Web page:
The great German engraver Albrecht Dürer’s illustrations of the Apocalypse (Book of Revelation) differ from contemporary televised images of warfare not only in terms of the armor and weaponry used, but also and more importantly by recording two worlds, the visible and the invisible, where the television camera records only the visible. The sky in television reports of war contains missiles and warplanes, and if anything “invisible” is depicted, it is invisible only by virtue of being viewed in the infra-red portion of the spectrum via night scope. Dürer’s sky is not merely “sky” but also “heaven”, and thus depicts that “war in heaven” alluded to in Revelations 12: 7, with its angels and demons and dragon, its Lady clothed with the sun, the moon under her feet, and crowned with the stars…
A crucial shift in the way in which we envision “reality” has occurred between Albrecht Dürer’s time and our own, and that shift has indeed largely deprived us of a real sense of the existence of an “invisible world” — whether it be the invisible world of faerie or sacrament, of poetic vision or apocalypse. That great modern prophet William Blake both predicted and lamented this loss, and his entire corpus of poetry and paintings can be viewed as a singular attempt to replace in our culture that visionary quality that our increasing scientism so easily deprives us of.
This shift in our understanding becomes exceedingly important when we come to consider the awesome potential of weapons now in the human arsenal: and nuclear weapons in particular. For while the “rational” conscious mind is considering Hermann Kahn’s Ladder of Escalation and other more recent “scenarios” and “game plans” in the “theater of war” with characteristic dispassion, the imagination by necessity views the imaginal… and our dreams, our hopes and fears are filled with those same ancient forces that John of Patmos perceived in his visions, and which Albrecht Dürer depicted in the imagery of his own time. As a culture, we are now largely “unconscious” of the war in heaven — but it has not ceased to influence our lives.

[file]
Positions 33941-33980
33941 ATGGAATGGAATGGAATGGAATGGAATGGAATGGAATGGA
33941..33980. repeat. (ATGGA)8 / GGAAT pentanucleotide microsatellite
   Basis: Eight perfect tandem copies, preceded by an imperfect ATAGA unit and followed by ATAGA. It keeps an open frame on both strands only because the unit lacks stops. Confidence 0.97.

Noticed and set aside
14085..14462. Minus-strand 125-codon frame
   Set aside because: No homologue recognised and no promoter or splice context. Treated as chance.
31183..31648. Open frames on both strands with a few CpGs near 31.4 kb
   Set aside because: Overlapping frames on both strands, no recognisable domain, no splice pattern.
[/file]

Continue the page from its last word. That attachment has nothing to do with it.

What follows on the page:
I remembered this when MSNBC host Bryan WIlliams told the presidential biographer Jon Meacham a day or two ago:
if you’re going to clear those better angels of yours fo takeoff, remember the air traffic controllers are working without salaries..
I don’t suppose Williams‘ mind made a big deal of the mildly ironic conflation of heaven and sky, angels and air traffic controllers, he’d managed here in what was surely a passing comment — but the juxtaposition is in fact a significant one, as significant as John Donne’s celebrated juxtaposition of the pre-scientific square earth and the scientific spherical one in the brilliant opening lines of his sonnet:
At the round earth’s imagin’d corners, blow
Your trumpets, angels,
Of such juxtapositions are light laughs and great poems made..
[ by Charles Cameron — a meander to ponder, wonder, wander, a maze to amaze, or as CS Peirce might say, a muse to amuse, an amuse-bouche ]
Here’s a quick, long run-down of my HipBone games, where they came from, and where they’ll be going if book and online game plans come together.
My various HipBone and related games are intended as playable variants on Hermann Hesse‘s great Glass Bead Game (GBG for short).